Dissatisfaction in U.S. State Department over Biden's Israel-Palestine policy
While a veteran U.S. state department official has quit in response to the Biden administration's decision to send more weapons and ammunition to Israel, others within the department are also reportedly feeling a mounting dissatisfaction.
Josh Paul, the director of congressional and public affairs for the state department's Bureau of Political-Military Affairs, wrote that the U.S. government "rushing" to provide arms to Israel was "shortsighted, destructive, unjust, and contradictory to the very values that we publicly espouse," The Guardian reported, citing the letter Paul posted on LinkedIn.
The New York Times reported on Wednesday that U.S. President Joe Biden plans to ask Congress to approve $10 billion in "mostly military assistance" for Israel.
Paul is not alone. Biden's approach to the ongoing Israel-Palestine conflict is fueling mounting tensions at the State Department, which is the U.S. government agency most involved in foreign policy.
One State Department official told HuffPost that "there is basically a mutiny brewing within State at all levels."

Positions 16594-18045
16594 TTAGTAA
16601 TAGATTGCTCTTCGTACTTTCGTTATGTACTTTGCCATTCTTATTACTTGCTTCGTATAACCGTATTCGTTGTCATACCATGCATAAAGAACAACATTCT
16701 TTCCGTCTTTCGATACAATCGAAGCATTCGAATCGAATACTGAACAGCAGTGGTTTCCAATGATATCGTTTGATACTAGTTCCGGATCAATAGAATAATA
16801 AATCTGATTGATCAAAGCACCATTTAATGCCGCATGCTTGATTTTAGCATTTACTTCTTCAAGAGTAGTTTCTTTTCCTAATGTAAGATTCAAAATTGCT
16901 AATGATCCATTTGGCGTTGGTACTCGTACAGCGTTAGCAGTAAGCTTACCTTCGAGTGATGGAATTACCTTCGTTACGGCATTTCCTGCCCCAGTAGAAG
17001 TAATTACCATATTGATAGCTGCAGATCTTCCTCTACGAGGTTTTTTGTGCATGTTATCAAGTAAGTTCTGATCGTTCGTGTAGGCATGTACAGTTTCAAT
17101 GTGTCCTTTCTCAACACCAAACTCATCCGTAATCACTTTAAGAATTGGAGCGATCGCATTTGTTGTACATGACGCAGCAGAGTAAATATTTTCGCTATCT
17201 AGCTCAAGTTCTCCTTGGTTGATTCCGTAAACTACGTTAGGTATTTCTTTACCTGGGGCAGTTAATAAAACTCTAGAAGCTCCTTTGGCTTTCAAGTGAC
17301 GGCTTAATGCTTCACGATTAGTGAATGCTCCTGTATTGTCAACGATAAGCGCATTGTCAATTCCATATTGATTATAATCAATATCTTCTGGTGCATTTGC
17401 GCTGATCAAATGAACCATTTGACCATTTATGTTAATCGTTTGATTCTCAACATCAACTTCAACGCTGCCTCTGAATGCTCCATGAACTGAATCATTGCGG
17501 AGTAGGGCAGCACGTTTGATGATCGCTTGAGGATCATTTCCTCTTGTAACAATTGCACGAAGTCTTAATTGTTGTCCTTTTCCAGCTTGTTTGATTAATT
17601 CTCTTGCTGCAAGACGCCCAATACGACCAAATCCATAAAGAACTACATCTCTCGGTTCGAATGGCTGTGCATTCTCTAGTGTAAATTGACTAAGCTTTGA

According to an exclusive report by HuffPost, the negativity is surfacing in a variety of ways.
One official described peers as "depressed and angry about it all," while another said some staff are experiencing "resignation." That official recalled a colleague in tears during a meeting over their view "that U.S. policy statements emphasized support for Israel over the lives of Palestinians," said the exclusive report.
Besides, the report also showed that two officials said that diplomats are preparing what's called a "dissent cable," a document criticizing American policy that goes to the agency's leaders through a protected internal channel.
Such cables are only prepared at major historical moments of serious disagreement and are seen as consequential. They were first developed during the Vietnam War.
(With input from agencies)
(Cover: U.S. President Joe Biden speaks during a roundtable with Jewish community leaders in the Indian Treaty Room on the White House complex in Washington, D.C., U.S., October 11, 2023. /CFP)